12 Feb Deciphering Veterinary Dental Terminology: A Guide for Beginners
Welcome to our beginner’s guide to veterinary dental terminology! If you’ve ever found yourself scratching your head at the complicated jargon used by veterinarians when discussing your pet’s dental health, fear not – you’re not alone. In this blog post, we’ll break down some common dental terms in plain and simple language, so you can better understand what your vet is talking about and how to care for your pet’s teeth.
Breaking Down 10 Veterinary Dental Terms
Let’s start with the basics. Plaque is a sticky film of bacteria that forms on teeth. It’s like the slimy coating you feel on your teeth when you wake up in the morning.
2. Tartar (Dental Calculus)
When plaque isn’t removed, it hardens into tartar, also known as dental calculus. Tartar is like the concrete version of plaque – hard, crusty, and much more difficult to remove.
This term refers to inflammation of the gums. Just like in humans, gingivitis in pets can cause redness, swelling, and bleeding along the gumline.
4. Periodontal Disease
If gingivitis is left untreated, it can progress to periodontal disease, which affects the tissues and structures supporting the teeth. This can lead to tooth loss and other serious health problems if not addressed.
5. Dental Prophylaxis
This is a professional dental cleaning performed by a veterinarian under anesthesia. It involves removing plaque, tartar, and bacteria from the teeth and below the gumline.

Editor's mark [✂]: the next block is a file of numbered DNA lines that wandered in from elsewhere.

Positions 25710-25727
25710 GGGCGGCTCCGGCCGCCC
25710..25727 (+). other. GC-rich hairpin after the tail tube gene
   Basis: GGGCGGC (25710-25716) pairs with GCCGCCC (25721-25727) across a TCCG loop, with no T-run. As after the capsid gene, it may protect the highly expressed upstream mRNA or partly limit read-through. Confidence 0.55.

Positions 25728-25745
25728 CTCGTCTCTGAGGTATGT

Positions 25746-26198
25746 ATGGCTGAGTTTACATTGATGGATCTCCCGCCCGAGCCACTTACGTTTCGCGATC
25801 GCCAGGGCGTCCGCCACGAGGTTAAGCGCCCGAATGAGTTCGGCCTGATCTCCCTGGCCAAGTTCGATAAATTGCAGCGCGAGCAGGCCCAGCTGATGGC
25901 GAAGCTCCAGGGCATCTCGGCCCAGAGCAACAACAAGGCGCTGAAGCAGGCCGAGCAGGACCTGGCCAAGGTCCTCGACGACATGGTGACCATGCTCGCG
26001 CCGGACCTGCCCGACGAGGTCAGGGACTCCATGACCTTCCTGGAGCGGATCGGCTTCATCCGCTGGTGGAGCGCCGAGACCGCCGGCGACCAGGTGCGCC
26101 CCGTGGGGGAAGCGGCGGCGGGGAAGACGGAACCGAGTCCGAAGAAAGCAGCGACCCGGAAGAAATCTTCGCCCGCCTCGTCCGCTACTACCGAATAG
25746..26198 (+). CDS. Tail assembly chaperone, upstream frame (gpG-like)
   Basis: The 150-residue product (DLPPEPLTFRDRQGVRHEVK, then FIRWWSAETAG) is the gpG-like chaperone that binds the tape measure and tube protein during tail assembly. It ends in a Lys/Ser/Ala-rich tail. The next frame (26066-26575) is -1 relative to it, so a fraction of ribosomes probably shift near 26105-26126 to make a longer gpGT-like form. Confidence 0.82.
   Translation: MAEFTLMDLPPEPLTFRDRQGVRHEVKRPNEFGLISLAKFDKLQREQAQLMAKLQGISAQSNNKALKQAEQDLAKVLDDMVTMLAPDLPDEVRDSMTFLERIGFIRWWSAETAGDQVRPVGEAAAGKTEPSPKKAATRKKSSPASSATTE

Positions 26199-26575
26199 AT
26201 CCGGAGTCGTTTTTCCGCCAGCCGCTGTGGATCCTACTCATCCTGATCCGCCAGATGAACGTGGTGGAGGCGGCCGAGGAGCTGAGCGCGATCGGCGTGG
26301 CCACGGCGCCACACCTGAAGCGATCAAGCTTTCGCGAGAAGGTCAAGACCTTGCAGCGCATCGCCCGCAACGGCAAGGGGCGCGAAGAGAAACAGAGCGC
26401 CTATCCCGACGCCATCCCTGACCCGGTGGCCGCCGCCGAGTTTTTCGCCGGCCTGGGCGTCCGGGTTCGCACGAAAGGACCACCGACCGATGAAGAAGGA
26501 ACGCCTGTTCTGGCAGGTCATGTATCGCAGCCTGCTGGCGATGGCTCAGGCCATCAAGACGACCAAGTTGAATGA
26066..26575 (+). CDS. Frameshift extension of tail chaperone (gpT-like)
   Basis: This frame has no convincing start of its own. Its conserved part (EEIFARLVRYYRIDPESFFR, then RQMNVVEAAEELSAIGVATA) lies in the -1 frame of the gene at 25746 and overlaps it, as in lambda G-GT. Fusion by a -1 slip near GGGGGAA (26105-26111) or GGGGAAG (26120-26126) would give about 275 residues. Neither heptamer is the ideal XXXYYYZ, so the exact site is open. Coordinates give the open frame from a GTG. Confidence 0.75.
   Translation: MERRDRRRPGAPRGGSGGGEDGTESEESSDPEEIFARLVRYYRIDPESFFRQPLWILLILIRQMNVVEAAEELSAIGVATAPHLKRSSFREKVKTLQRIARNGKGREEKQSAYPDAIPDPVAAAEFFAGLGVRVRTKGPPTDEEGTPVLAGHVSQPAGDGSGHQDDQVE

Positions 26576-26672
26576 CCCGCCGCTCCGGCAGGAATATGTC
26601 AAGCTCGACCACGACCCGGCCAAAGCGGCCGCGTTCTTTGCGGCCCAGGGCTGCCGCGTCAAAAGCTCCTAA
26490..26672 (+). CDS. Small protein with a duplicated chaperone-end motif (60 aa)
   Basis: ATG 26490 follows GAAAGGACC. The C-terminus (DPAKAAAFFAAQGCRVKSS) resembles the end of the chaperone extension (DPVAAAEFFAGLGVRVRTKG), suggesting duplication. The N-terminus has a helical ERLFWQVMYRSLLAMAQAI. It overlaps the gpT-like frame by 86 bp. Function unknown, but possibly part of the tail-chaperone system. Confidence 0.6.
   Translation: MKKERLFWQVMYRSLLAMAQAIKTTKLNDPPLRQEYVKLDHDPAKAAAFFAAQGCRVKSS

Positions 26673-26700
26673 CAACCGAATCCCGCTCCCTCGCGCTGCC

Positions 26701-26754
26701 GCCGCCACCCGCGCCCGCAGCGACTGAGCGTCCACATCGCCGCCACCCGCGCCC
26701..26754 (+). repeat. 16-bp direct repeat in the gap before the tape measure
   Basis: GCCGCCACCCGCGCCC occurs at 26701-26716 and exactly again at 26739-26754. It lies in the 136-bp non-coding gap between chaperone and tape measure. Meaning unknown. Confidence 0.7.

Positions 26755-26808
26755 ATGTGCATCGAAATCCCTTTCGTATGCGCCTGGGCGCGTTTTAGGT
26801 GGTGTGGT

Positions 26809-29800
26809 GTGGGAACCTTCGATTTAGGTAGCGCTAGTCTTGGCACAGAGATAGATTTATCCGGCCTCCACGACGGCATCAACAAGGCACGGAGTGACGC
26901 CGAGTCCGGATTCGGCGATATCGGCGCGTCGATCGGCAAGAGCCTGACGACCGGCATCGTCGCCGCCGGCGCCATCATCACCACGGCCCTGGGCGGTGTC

Sometimes, a tooth may need to be removed due to severe decay, damage, or infection. This procedure is called an extraction.
7. Root Canal
Just like in human dentistry, a root canal in veterinary dentistry involves removing the infected or damaged pulp from inside a tooth and filling it to prevent further infection.
While not as common in pets as in humans, orthodontic procedures can be performed to correct misaligned teeth or bite problems.
This branch of dentistry deals with the diagnosis and treatment of diseases and injuries of the dental pulp and root tissues.
In veterinary dentistry, a crown is a cover placed over a damaged or weakened tooth to restore its shape, size, and strength.
The Importance of Good Oral Hygiene for Pets
Remember, maintaining good dental hygiene is essential for your pet’s overall health and well-being. Regular brushing, dental check-ups, and professional cleanings can help prevent dental problems and keep your furry friend smiling bright!
Consult a Veterinary Dental Specialist in Milwaukee
We hope this beginner’s guide to veterinary dental terminology has helped explain some of the confusing terms you may encounter at the vet’s office. If you have any questions or would like to learn more, feel free to reach out to your veterinarian or vet dental specialist – we are always happy to help!